“It’s not like I got to where I was magically. It took a lot of effort, growing up so hard, fighting all these battles – workplace in India, then workplace in the US,” Naresh explains. “A lot of people would kill to be where I am. And here I am, walking away from all this.”

“You have to leave somewhere to get somewhere. The God who has called us is faithful.”- Naresh Kumar

In the end, this truth gave him the peace to leave his comfortable life behind: “You have to leave somewhere to get somewhere. The God who has called us is faithful.”

Leaving Silicon Valley, Naresh eventually got to Nepal. It was there that a harrowing encounter revealed to him just how precious freedom could be.

In the streets of Kathmandu a man approached him, with two girls in tow.

“You can have both if you like, for a good price,” the man told Naresh – in broad daylight, protected by a culture of impunity. “You can share them round with your friends. If you’re scared of the cops you can call me.”

Trafficking wasn’t a new reality for Naresh. He’d been introduced to International Justice Mission’s (IJM) anti-slavery work at the 2013 “Code for the Kingdom” hackathon – a group of people tackling global issues from a Christian perspective. His team had built an award-winning app that enabled the IJM’s investigators to collect and securely wire intelligence from brothels and brick kilns to authorities.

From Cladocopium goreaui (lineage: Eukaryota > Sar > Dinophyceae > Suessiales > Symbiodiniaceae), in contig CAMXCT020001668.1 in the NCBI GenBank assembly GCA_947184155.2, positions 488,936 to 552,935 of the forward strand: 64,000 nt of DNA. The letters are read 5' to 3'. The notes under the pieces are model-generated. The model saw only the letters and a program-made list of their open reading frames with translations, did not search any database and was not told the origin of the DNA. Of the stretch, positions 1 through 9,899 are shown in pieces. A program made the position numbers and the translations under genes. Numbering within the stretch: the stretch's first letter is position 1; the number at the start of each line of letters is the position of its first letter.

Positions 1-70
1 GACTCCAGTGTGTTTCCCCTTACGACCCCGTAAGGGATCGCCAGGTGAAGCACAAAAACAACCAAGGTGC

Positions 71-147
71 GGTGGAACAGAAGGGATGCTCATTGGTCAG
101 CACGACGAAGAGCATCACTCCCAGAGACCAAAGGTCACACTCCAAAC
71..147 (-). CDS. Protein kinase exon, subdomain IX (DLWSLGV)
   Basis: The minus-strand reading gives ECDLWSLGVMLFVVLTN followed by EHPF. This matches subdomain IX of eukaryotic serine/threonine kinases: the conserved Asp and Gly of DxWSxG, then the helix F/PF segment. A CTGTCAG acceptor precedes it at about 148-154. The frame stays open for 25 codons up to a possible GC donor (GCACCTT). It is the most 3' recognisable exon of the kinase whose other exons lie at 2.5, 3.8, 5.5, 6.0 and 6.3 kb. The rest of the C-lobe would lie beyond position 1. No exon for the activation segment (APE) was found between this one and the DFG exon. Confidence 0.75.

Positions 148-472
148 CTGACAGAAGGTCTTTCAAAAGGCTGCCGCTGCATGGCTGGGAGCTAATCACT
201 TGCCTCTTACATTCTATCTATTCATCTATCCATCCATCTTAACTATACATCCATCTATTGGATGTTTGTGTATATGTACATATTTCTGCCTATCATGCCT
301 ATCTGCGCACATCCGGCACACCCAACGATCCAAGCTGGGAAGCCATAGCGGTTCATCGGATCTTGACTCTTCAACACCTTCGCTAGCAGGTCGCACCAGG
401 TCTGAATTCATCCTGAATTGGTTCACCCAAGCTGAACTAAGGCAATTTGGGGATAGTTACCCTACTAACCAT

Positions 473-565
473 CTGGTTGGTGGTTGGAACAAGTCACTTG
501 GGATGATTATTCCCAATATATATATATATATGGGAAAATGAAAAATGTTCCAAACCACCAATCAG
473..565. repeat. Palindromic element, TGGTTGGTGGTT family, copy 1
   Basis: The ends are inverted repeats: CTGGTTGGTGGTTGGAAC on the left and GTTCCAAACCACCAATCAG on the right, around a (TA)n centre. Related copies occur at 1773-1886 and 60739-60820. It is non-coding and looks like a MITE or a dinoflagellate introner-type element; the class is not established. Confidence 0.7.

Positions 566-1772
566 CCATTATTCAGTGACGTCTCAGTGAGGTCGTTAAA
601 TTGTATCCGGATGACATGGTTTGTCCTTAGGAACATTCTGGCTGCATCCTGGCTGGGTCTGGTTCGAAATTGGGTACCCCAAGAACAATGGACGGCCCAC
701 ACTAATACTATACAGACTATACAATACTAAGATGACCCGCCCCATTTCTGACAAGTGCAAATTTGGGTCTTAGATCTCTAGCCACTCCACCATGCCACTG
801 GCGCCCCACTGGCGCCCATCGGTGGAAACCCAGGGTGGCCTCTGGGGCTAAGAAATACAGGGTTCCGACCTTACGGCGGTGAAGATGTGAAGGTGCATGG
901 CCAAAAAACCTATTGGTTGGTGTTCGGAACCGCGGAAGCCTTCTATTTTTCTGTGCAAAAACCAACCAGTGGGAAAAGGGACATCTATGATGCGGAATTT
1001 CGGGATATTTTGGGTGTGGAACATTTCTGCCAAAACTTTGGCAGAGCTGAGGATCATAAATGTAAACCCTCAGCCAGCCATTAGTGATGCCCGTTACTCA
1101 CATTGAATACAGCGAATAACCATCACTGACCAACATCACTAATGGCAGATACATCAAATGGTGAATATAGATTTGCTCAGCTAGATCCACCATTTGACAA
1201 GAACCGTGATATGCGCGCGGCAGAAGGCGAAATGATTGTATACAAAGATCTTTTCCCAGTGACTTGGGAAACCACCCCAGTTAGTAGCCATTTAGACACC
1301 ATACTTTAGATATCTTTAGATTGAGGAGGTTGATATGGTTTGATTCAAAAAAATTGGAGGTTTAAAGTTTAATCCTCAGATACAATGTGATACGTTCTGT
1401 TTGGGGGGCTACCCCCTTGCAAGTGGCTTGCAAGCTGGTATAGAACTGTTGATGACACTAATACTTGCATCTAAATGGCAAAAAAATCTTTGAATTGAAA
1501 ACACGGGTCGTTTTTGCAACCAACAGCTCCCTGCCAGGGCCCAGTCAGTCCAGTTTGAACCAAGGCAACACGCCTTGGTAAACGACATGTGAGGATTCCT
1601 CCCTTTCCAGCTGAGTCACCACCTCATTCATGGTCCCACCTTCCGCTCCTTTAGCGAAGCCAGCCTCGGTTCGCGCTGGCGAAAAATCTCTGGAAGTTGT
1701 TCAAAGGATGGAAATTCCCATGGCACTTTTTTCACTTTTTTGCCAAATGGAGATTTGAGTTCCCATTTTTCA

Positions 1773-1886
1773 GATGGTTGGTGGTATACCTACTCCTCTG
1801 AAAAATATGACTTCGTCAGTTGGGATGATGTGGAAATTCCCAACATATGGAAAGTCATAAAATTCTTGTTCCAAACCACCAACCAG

But now, in a street in Nepal, trafficking was standing right in front of Naresh’s eyes in the form of two vulnerable girls. He felt completely helpless. “They looked so young, it broke my heart.”

Compelled to take action, Naresh has since brought his athletic and storytelling talents together in pursuit not of his own freedom but that of trafficking victims.

He knew from his time in the US that he loved running, loved putting his body on the line and seeing what he was physically and mentally capable of. Fifty-kilometre marathons became a 500km race across Tennessee. It was this event that revealed to Naresh the power of social media storytelling. A simple Facebook post reflecting on his race experience went viral.

“I still get hits to this day,” he says. “Tonnes of grammatical errors and typos. [But] it was authentic and original. It doesn’t matter to the world how fancy you write. It made me feel like I could really write, be a storyteller.”

After tandem-biking down the length of New Zealand for Tearfund NZ, Naresh landed in Australia for the Indian-Pacific Wheel Race in March.

“Is that the same kid who was riding a broken bicycle, wearing torn clothes?’”- Naresh Kumar

Remembering his earlier connection with IJM, he decided to raise funds for IJM Australia’s work fighting cybersex trafficking in Cebu in the Philippines and bonded labour slavery in Chennai. “I have read several case studies and success stories of IJM’s work especially in freeing people in South India, my native region and very close to my heart,” he says.